CANNES - After today's disappointing screening of Michel Hazanavicius' "The Search," there is little doubt it's been a weak year for Oscar at Cannes. There are only two more days left for the Competition titles and no one is expecting Ken Loach's "Jimmy's Hall," Xavier Dolan's "Mommy," Olivier Assayas' "Sils Maria" (well, maybe) or possible Palme d'Or crasher "Leviathan" to become major awards season players.
CANNES - Jeffrey Katzenberg had quite the Cannes. "How To Train Your Dragon 2" played out of competition with a standing ovation from the festival faithful and he found himself awarded Commander of the Order Of Arts And Letters by the French government. It all coincides with the 20th Anniversary of DreamWorks (although DreamWorks' first animated film didn't arrive until 1998) and was some welcome good news for Katzenberg and DWA.
CANNES - Sometimes directors live in vacuum. You work on a movie for months, you become ingrained with it. That means other films, performances, life events pass you by. Keep that in mind when you see quotes from Bennett Miller that he'd never seen Steve Carell "give material evidence that he could do [anything] like" his performance in "Foxcatcher." Because, frankly, that's not the case.
CANNES - When you have Julianne Moore, Robert Pattinson, John Cusack and David Cronenberg on a panel for thirty minutes you expect a lively and intelligent conversation. Maybe it was the mixed reviews for Cronenberg's "Maps to the Stars" or maybe it was just the always dicey prospects of the international press corps but, sadly, this was one press conference that was sort of a dud.
CANNES - Last year, Lionsgate held a party to celebrate "The Hunger Games: Catching Fire" on the beach here, only to have steady rain put a slight damper on the proceedings. This year, lady luck was on their side with sunny skies and every major cast member on hand as the upcoming "Mockingjay Part 1" was the theme of the night. The studio moved the extravaganza to a decadent private mansion 30 minutes outside of Cannes in Antibes. Needless to say, the Capitol City elite would have been proud.
CANNES - After debuting last September at the 2013 Toronto International Film Festival in separate "Him" and "Her" versions, the combined "Them" (version) of Ned Benson's "The Disappearance of Eleanor Rigby" screened on this side of the pond this afternoon. "Him" and "Her" told a story of a couple in crisis from the different perspectives of the film's main characters, Connor (James McAvoy) and the eponymous Eleanor (Jessica Chastain). "Them" is an attempt to tell the story as an equitable narrative for both characters, but it is clearly still driven by Eleanor's heartache and emotional journey.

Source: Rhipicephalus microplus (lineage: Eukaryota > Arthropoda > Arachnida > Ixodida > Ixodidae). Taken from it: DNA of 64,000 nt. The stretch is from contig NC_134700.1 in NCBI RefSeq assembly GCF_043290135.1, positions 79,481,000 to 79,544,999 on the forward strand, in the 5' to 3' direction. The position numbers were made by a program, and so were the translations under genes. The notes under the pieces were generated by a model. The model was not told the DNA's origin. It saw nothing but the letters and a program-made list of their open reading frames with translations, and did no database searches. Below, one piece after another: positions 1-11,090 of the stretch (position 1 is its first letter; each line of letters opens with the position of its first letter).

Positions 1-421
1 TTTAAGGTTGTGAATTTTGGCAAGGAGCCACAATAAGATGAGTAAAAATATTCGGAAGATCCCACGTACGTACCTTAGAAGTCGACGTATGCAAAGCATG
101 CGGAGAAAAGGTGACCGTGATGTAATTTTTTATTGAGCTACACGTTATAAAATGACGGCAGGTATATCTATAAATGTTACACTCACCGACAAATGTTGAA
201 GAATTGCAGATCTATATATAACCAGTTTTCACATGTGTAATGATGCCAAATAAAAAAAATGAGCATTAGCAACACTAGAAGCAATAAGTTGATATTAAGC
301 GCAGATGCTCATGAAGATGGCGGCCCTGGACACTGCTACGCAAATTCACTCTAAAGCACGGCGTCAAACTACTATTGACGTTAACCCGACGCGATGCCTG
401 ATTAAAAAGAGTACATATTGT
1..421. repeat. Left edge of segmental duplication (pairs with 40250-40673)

CANNES - Another year and another Cannes means The Weinstein Company is once more staging a show and tell for their upcoming slate. After ending 2013 on a somewhat disappointing note at the box office, TWC is hoping a number of new titles can change their fortunes over the rest of this calendar year. The company's annual presentation consisted of familiar trailers for titles releasing in the next few months and selected clips from projects that we haven't seen any footage from up until now. Oh, and Harvey, of course.
CANNES - While the Cannes Film Festival is known for its celebrity-filled red carpets and the prestigious Palme d'Or, it's also a major film market for distributors around the world. For over 50 years international production companies have hawked completed films or movies they are trying to secure financing for to theater owners from the far corners of the globe. For good reasons and bad, the Cannes Film Market is also notorious for its sometimes hilarious promo posters for films that may never see the light of day in the United States.
CANNES - Speaking to a colleague this evening, we felt it was clear "Grace of Monaco" is on its way to being one of those highly anticipated festival films that critics viciously pounce on when it's not good. Both myself and Guy Lodge are not fans of it, but we can admit it's entertaining in a bad movie way. The general word is so negative you'd think it was "Diana" or "God's Pocket" (it's bad, but it's not unwatchable in a campy way).
CANNES - Nicole Kidman is back in Cannes for the third year in a row, but this visit may be her least memorable. The Oscar winner stars as cinema icon Grace Kelly in the festival's opening night film, "Grace of Monaco," and the early reviews have not been good. Throw in the fact that Kelly's family has announced they are boycotting the picture and, well, you have to give her credit for being willing to appear before a throng of global journalists at the festival's kick-off press conference.